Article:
Following prompts on the Entrupy app, Battersby took pictures of my fake and entered some basic information about the bag. She clipped her phone to a rectangular box with an attachment that allows her to photograph the bag at around 250 times magnification. “A lot of customers say that this is like a bag ultrasound,” Battersby said, moving the attachment to different parts of the monogram pattern.

Pictures taken, Battersby tapped a button that sent the photos for comparison. My bag had already been flagged because of its lack of a date code, but Battersby tapped the red flag icon to prompt the research team to check again. After just a minute, a small UFO icon appeared on the picture of my bag.

It’s officially “unidentified,” a euphemism that Entrupy uses for fakes. “We don’t like using the word ‘fake,’ because people have emotional attachments to objects,” Battersby explained. She went through the same process with my friend’s Louis Vuitton, and within moments it had received the gold checkmark of authenticity.

In addition to its massive database of authentic bags, Entrupy also studies fakes. Last year, a few members of Entrupy’s research team went to China, where many of the world’s fakes originate. Tan recalls that counterfeiters managed to have counterfeits of the Louis Vuitton x Supreme collection on the Chinese e-commerce site Alibaba before those items became available to the public. How? Was there a leak? Tan is hesitant to offer details. “We’ll just say they’re very savvy.” Can he not tell me? “Probably can’t go too deep into that,” he responded, with the nervous grin of a man who knows too much.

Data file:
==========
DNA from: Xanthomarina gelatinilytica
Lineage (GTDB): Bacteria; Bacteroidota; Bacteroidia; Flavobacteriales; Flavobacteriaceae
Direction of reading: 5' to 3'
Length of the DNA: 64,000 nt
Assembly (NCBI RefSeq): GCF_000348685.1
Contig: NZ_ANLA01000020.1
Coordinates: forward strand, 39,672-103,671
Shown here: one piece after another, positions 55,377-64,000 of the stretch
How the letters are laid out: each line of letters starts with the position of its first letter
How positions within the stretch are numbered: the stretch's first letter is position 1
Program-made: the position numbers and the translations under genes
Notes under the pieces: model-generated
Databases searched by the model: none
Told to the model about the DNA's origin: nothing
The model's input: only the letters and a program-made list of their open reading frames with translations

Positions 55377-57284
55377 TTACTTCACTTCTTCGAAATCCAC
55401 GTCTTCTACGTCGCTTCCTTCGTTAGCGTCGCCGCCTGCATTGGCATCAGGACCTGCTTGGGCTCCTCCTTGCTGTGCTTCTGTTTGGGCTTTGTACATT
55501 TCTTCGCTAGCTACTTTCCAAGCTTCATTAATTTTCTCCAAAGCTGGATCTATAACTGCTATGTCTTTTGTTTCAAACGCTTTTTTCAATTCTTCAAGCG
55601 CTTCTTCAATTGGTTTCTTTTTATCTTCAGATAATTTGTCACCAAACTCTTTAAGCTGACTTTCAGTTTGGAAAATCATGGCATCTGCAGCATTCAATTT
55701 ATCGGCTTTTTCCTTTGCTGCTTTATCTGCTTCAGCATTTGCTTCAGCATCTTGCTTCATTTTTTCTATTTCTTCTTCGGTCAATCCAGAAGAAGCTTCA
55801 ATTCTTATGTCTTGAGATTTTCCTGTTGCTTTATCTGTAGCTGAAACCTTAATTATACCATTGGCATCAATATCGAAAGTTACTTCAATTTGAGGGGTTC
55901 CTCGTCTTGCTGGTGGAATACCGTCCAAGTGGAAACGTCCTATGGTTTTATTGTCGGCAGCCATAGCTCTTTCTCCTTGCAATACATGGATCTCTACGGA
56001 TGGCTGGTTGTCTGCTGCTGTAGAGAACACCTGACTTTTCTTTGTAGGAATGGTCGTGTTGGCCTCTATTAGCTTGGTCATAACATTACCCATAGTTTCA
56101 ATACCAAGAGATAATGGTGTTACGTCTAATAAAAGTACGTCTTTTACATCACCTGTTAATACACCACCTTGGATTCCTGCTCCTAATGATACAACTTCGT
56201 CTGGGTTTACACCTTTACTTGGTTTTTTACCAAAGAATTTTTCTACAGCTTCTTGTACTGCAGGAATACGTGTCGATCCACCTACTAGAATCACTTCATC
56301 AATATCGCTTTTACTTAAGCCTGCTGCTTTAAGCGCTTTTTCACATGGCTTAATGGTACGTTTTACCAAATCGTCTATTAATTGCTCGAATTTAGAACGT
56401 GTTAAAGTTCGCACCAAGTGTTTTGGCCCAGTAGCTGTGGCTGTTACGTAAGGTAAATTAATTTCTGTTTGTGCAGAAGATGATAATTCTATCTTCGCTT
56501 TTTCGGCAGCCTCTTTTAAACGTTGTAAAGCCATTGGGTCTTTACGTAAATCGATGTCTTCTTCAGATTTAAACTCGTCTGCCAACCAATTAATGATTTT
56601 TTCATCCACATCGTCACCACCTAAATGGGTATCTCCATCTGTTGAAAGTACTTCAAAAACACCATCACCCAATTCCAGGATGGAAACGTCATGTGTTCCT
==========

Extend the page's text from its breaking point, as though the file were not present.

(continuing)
Entrupy’s technology isn’t available to the general public. The company only works with businesses and can’t reveal its biggest clients. Tan speculates that these companies may not want to be associated with even the idea of fakes. The world of luxury goods is shrouded in secrecy, and it seems that even the good guys don’t want to show their hand.

In that same vein, Goat decided not to analyze photos of the suspect Jordans I’d sent, out of concern that any information they give me could help counterfeiters develop better fakes. When I asked a Goat PR rep what their experts look for, he declined for the same reason.

Luxury goods demonstrate economic power, but counterfeiters are chipping away at that prestige every day. Anti-counterfeit technology faces a never-ending battle to stay a step ahead of the counterfeit machine. According to Razavi, the fashion industry needs to be more proactive as well. “People in fashion prefer to talk only among themselves about the true cost of counterfeiting,” she said. To improve the future of retail, “we need to start getting the message out to the public.”